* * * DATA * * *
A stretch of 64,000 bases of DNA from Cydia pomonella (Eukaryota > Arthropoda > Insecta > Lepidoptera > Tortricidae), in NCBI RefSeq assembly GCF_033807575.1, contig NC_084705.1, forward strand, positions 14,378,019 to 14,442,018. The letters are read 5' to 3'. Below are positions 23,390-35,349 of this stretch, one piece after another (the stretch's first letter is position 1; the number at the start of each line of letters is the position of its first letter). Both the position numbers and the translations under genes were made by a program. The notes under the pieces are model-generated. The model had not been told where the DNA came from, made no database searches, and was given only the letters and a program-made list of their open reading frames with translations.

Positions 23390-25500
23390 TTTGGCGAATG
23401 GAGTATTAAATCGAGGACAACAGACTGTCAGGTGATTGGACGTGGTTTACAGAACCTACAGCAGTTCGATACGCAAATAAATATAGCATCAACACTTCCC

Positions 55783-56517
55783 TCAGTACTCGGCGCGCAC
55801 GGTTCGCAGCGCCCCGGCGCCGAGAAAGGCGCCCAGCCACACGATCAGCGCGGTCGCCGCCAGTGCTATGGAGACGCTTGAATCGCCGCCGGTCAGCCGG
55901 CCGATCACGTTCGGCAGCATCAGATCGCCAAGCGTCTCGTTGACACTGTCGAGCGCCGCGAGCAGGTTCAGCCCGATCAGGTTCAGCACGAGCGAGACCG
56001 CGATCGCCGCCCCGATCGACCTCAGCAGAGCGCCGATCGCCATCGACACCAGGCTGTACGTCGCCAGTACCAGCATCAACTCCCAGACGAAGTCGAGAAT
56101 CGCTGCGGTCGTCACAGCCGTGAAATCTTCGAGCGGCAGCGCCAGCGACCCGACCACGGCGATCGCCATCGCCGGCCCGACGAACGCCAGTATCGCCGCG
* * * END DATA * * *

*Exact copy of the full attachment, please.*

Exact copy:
A stretch of 64,000 bases of DNA from Cydia pomonella (Eukaryota > Arthropoda > Insecta > Lepidoptera > Tortricidae), in NCBI RefSeq assembly GCF_033807575.1, contig NC_084705.1, forward strand, positions 14,378,019 to 14,442,018. The letters are read 5' to 3'. Below are positions 23,390-35,349 of this stretch, one piece after another (the stretch's first letter is position 1; the number at the start of each line of letters is the position of its first letter). Both the position numbers and the translations under genes were made by a program. The notes under the pieces are model-generated. The model had not been told where the DNA came from, made no database searches, and was given only the letters and a program-made list of their open reading frames with translations.

Positions 23390-25500
23390 TTTGGCGAATG
23401 GAGTATTAAATCGAGGACAACAGACTGTCAGGTGATTGGACGTGGTTTACAGAACCTACAGCAGTTCGATACGCAAATAAATATAGCATCAACACTTCCC

Positions 55783-56517
55783 TCAGTACTCGGCGCGCAC
55801 GGTTCGCAGCGCCCCGGCGCCGAGAAAGGCGCCCAGCCACACGATCAGCGCGGTCGCCGCCAGTGCTATGGAGACGCTTGAATCGCCGCCGGTCAGCCGG
55901 CCGATCACGTTCGGCAGCATCAGATCGCCAAGCGTCTCGTTGACACTGTCGAGCGCCGCGAGCAGGTTCAGCCCGATCAGGTTCAGCACGAGCGAGACCG
56001 CGATCGCCGCCCCGATCGACCTCAGCAGAGCGCCGATCGCCATCGACACCAGGCTGTACGTCGCCAGTACCAGCATCAACTCCCAGACGAAGTCGAGAAT
56101 CGCTGCGGTCGTCACAGCCGTGAAATCTTCGAGCGGCAGCGCCAGCGACCCGACCACGGCGATCGCCATCGCCGGCCCGACGAACGCCAGTATCGCCGCG